|Classroom of the future? (Image by Brooks Elliot)|
Support for Common Core Standards (CCS), or the idea that all students across the country should be taught the same rigorous material, is growing. 40 states have already adopted the national CCS for math and English, while the American Federation of Teachers (AFT) and business leaders are currently collaborating to extend these standards to all disciplines. For states like California, which already had some of the most rigorous standards in the U.S., adoption of the CCS may actually dumb down many of their courses. Nevertheless, many politicians (and unions) have jumped on board, afraid of looking soft on rigor. The real winners are not the children, but the textbook publishers, who will win billions of dollars in contracts to replace the old books based on the old standards, and the test publishers, who will win contracts to assess students on their mastery of the new standards.
Not all are on board with this trend. Tom Vander Ark, the first business executive to serve as a school superintendent and the first Executive Director for Education at the Gates Foundation, is suspicious, particularly of the AFT’s involvement. Of course we should be suspicious of his involvement, with his past ties to Gates and his current roles as partners in Vander Ark/Ratcliff and in a private equity fund (Learn Capital) that invests in digital learning companies. (Vender Ark’s partner, Ratcliff, was named in a Wikileaks document as one of the PR hit men hired by the Honduran coup government to guide them through their manipulation of ousted president Manuel Zelaya).
Vander Ark takes issue with the AFT’s call for content guidelines for the core academic disciplines and fears that this will lead to rigid, curricula for all students, rather than common content standards that could be taught in a variety of ways. Why the AFT is even involved in this discussion is another question. After all, they are a union, and should be focused on teachers’ working conditions and compensation, not curricular matters. Yet when a bunch of corporate profiteers jump in and try to mandate curricular decisions, it becomes a working conditions matter by stifling academic freedom and teacher creativity. So in this sense it makes sense for unions to get involved. The problem is that the unions are not protecting teacher creativity or academic freedom. They are collaborating with the corporate profiteers to impose systems that help the publishers gain a stronger foothold, resulting in an increase in their influence over curricula (and an increase in profits) by way of their textbooks, worksheets, DVDs, exams and other content support materials, none of which helps Vander Ark’s bottom line.
Vander Ark’s biggest fear seems to be that common standards will become common curricula which will turn into something akin to every student being required to be on the same page of the same book at the same time, something that is already being forced on many schools that have failed repeatedly to make adequate yearly progress (AYP) on their NCLB exams. Like most corporate edu-profiteers, he frames his argument to seem like he has the best interests of kids at heart (CCS is one size fits all, whereas he wants personalized learning for each student.) However, what he calls for, “School of One” customized digital learning environments for all students, would result in those billions of dollars currently slated for textbook publishers being transferred instead to the digital learning companies that his equity firm finances (e.g., Edmodo, Gazilion, City Prep Academies).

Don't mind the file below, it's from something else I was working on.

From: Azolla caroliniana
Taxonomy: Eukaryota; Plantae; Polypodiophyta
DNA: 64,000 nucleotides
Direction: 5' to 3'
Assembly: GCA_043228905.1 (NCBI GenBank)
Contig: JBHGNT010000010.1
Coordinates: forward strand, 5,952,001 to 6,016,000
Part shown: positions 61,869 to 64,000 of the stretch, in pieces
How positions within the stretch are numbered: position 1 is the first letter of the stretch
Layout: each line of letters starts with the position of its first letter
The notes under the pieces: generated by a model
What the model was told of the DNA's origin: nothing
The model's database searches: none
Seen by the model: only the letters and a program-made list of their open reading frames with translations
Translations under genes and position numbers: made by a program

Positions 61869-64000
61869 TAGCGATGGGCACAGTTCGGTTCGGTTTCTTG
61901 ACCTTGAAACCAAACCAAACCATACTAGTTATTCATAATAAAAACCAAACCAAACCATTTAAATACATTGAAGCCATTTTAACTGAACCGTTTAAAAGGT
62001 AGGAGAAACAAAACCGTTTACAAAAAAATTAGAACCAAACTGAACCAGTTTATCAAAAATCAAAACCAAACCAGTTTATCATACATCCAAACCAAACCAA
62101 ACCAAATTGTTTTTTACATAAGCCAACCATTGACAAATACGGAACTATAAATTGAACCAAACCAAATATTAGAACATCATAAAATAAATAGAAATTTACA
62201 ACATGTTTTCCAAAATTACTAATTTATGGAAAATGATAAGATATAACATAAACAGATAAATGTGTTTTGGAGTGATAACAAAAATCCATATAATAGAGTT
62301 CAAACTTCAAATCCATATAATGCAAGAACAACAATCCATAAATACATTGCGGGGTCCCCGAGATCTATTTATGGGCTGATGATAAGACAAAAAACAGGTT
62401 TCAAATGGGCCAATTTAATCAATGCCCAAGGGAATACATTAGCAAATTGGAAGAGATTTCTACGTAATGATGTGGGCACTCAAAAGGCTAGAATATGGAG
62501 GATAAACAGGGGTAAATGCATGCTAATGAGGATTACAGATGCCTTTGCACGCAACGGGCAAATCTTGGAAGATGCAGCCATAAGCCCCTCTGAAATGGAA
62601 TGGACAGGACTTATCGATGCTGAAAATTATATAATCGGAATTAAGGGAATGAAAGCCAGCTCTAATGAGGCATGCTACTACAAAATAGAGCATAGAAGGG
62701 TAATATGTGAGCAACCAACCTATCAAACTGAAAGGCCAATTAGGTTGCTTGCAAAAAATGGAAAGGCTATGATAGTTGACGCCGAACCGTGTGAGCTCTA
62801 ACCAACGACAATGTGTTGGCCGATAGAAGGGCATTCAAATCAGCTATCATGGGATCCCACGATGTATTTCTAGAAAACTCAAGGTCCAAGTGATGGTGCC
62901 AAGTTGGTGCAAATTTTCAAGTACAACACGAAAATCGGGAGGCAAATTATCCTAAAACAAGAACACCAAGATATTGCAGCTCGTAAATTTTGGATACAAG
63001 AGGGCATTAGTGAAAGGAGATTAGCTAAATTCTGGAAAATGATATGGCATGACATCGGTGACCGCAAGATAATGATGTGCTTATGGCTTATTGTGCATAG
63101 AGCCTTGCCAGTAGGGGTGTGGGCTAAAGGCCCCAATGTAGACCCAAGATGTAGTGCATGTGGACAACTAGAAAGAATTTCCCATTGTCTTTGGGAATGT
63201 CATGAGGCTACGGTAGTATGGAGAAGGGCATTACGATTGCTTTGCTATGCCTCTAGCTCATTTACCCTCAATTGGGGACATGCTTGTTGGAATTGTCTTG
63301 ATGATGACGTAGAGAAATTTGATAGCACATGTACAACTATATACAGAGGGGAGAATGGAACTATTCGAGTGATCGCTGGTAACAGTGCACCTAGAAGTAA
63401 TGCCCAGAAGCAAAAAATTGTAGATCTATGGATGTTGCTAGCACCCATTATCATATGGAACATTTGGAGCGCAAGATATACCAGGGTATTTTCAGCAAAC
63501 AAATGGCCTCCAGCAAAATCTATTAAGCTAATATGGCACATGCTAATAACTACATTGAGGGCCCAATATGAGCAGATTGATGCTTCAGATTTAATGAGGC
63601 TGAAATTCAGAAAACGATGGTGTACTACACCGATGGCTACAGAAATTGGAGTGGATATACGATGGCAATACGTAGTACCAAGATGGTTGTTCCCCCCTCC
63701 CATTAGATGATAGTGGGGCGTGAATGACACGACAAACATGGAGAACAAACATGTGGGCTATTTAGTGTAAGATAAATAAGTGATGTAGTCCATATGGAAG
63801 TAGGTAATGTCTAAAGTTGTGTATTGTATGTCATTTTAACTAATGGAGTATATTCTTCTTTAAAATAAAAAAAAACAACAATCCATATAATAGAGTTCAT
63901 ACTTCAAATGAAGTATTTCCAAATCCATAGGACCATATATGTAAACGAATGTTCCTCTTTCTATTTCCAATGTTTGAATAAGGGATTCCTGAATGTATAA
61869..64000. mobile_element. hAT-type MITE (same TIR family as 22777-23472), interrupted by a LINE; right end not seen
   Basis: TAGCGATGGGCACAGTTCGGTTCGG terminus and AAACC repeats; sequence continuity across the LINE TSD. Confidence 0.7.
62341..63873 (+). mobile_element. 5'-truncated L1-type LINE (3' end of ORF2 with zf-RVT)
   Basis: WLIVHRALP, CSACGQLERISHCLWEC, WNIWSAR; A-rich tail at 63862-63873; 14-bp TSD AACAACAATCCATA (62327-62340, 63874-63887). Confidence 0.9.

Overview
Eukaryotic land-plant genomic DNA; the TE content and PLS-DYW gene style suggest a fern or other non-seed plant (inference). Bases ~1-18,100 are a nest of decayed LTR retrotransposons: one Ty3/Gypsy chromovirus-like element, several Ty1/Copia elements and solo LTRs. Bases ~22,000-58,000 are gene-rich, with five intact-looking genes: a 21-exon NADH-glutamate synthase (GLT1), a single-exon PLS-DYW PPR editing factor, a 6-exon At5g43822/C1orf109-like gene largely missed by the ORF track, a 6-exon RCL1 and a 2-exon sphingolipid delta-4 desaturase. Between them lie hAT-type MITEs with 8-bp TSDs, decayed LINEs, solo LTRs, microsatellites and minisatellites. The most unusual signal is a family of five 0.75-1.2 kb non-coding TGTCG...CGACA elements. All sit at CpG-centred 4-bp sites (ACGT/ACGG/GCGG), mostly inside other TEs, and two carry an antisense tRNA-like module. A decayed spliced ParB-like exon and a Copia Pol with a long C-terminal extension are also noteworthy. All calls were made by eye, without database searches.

Vander Ark’s spooky vision goes beyond mere money grabbing. He envisions a future where “learning platforms” will support multiple pathways and “customized playlists” and, like iPhone and Android, “will unleash investment and innovation,” which is to say, profits for him. They will also spy on students (and teachers), “capturing keystroke data” and storing everything, either on a Google-like cloud or in a corporate warehouse, where it ostensibly will be used to innocently help tailor learning experiences to each student’s individual needs and interests. However, this same data could also be used by administrators, cops, or intelligence agencies to profile students (and teachers), and could potentially be used for targeted marketing, military recruiting or even espionage.
This vision takes away the role of the teacher as someone who creates creative and personalized lessons. It diminishes the significance of interpersonal relations between teacher and students and between students. For the nerdy (and sometimes aloof) kids who already spend way too much time on their computers and digital toys, this type of school might seem like paradise (e.g., less chance to interact with bullies or strict teachers, and more time playing with their favorite toys), but it could also retard their social development and ability to collaborate with peers. For those kids who become motivated and engaged in school precisely because of the strong bonds they form with an adult on campus, this digital future could be disastrous. And for teachers and their unions, this future spells their demise. The more we go digital, the less need there is for teachers (aside from the handful needed to write the digital curricula and facilitate the online discussions). Organizing a small group of edu-geeks who work from home (or in some “dream” job environment like Google, with live concerts and video games in the lunch room) will be a nightmare for the AFT and NEA.